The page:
A cup of immunitea to ward off monsoon blues
As much as we love soaking ourselves to the bone in a good spell of rain, the chances of catching a cold cannot be ignored. The medicinal properties of tea are widely acknowledged, and when brewed with herbs, the resulting drink can work wonders for the immune system.Updated: Jul 30, 2020 16:08 IST
“Monsoon ho aur chai naa ho, toh kya monsoon hua.” In our country, rains are synonymous with tea and together, these two are a match no Indian matchmaker can beat. Every Indian household, anywhere in the world, has their own concoction, matching the cyclical rhythm of the seasons. Adrak vali kadak chai for winters, doodh-patti vali malai-laden tea for summers or a power-packed masala chai for monsoon, there is a cup of immunity for every taste bud. And as much as we love soaking ourselves to the bone in a good spell of rain, the chances of catching a cold, or worse, flu, cannot be ruled out.
“There are two sides of monsoon — good and bad. This weather is extremely conducive for several bacteria and virus, and is also the breeding season for insects and bugs. Fermented drinks like kanji, kefir, raab are extremely healthy and are great for our gut flora,” says chef Nishant Choubey, adding, “Tea is a natural antioxidant and one must consume either brewed or fermented. Apple has great fiber and is extremely useful for the heart and it complements tea. Together they help our body to fight free radicals and boost our internal systems.”
The medicinal properties and health benefits of tea are widely acknowledged, and when brewed with herbs, the resulting drink can work wonders for the immune system.
“Tea has many medicinal qualities which are helpful in many ways. With the introduction of new age tea’s made up with herbs, flowers and spices people are experimenting with their tea’s as these provide the highest quality of medicinal benefits,” says tea connoisseur Nitish Jha. Going the Ayurveda way, Jha advises using homegrown herbs. “Ingredients like neem, brahmi, rosemary and turmeric act as an immunity booster. Neem helps the body’s ability to fight all kinds of infections. Rosemary is a rich source of antioxidants and anti-inflammatory compounds. Curcumin is the bioactive compound present in turmeric that carries strong anti-inflammatory and antioxidant properties,” he says.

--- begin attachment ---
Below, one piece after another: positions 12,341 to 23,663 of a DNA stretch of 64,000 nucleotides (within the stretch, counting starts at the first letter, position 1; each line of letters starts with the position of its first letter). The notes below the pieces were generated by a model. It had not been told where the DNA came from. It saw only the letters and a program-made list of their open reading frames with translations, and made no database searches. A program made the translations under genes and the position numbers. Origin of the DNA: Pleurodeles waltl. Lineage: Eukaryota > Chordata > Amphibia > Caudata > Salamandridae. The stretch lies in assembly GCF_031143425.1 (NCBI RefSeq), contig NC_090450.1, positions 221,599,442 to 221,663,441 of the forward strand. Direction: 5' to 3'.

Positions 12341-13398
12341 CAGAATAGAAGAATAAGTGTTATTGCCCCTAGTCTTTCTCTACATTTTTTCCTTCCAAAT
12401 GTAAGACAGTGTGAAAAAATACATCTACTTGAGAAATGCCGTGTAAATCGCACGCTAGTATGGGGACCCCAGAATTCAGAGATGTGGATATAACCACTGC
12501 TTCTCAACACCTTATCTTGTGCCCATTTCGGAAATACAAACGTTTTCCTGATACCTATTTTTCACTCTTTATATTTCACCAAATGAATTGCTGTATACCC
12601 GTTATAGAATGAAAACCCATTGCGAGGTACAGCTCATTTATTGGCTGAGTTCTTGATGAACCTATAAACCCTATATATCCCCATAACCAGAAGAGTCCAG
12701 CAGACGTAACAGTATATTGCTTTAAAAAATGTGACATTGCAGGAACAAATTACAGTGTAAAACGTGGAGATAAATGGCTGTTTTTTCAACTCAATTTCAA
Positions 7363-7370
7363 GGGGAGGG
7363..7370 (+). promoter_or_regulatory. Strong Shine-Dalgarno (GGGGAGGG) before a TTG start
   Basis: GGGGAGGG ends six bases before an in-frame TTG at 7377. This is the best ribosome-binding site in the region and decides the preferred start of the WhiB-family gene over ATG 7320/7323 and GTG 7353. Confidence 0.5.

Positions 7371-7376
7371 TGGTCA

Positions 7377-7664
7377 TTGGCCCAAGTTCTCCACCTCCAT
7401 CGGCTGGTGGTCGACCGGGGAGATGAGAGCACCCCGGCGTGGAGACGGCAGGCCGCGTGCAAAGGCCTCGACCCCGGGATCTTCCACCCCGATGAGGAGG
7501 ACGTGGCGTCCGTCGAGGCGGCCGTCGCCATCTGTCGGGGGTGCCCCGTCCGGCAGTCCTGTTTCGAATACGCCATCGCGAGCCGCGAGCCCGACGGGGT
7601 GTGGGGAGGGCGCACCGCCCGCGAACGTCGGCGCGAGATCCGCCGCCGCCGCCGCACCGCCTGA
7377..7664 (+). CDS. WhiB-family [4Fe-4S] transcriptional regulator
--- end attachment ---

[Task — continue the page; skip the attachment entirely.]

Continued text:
In a land where spices thrive, it is hard to come across a recipe which hasn’t exploited them to the best. It is no surprise then that our teas also are a heady mix of these aromatic spices. “Spices help big time. Just boil clove, peppercorn, cinnamon, turmeric, cardamom, tulsi leaves and ginger in water. You can add all these spices to your tea as it is one of the best ways to fight off flu. Our immune system gets suppressed when we are down and depressed, so it is important to consume ingredients that aid in relaxation,” says nutritionist Kavita Devgan.
Here are some easy brews that can be made at home.
Mulled apple and elderflower tea by chef Nishant Choubey
Brew one sachet of elderflower tea in water and strain. Simmer two skinned red apples with 100ml apple juice, honey, strips of orange peel, one cinnamon stick and some cloves. Strain and take out the spices and orange peel. Blend and serve.
Firdaus by Manali Guha, co-founder, Cafe Staywoke, Gurgaon
Boil ½ tsp green tea, 3-4 saffron strands, ½ tsp marigold flowers and 1 cardamom for two minutes. Strain and serve warm.
Neem and rosemary tea by Nitish Jha, founder, Healthy Souls
Add two neem leaves, one rosmary leaf and ½ tsp turmeric in warm water and boil for two minutes. Strain and enjoy hot.
Interact with Etti Bali @TheBalinian
Follow @htlifeandstyle for more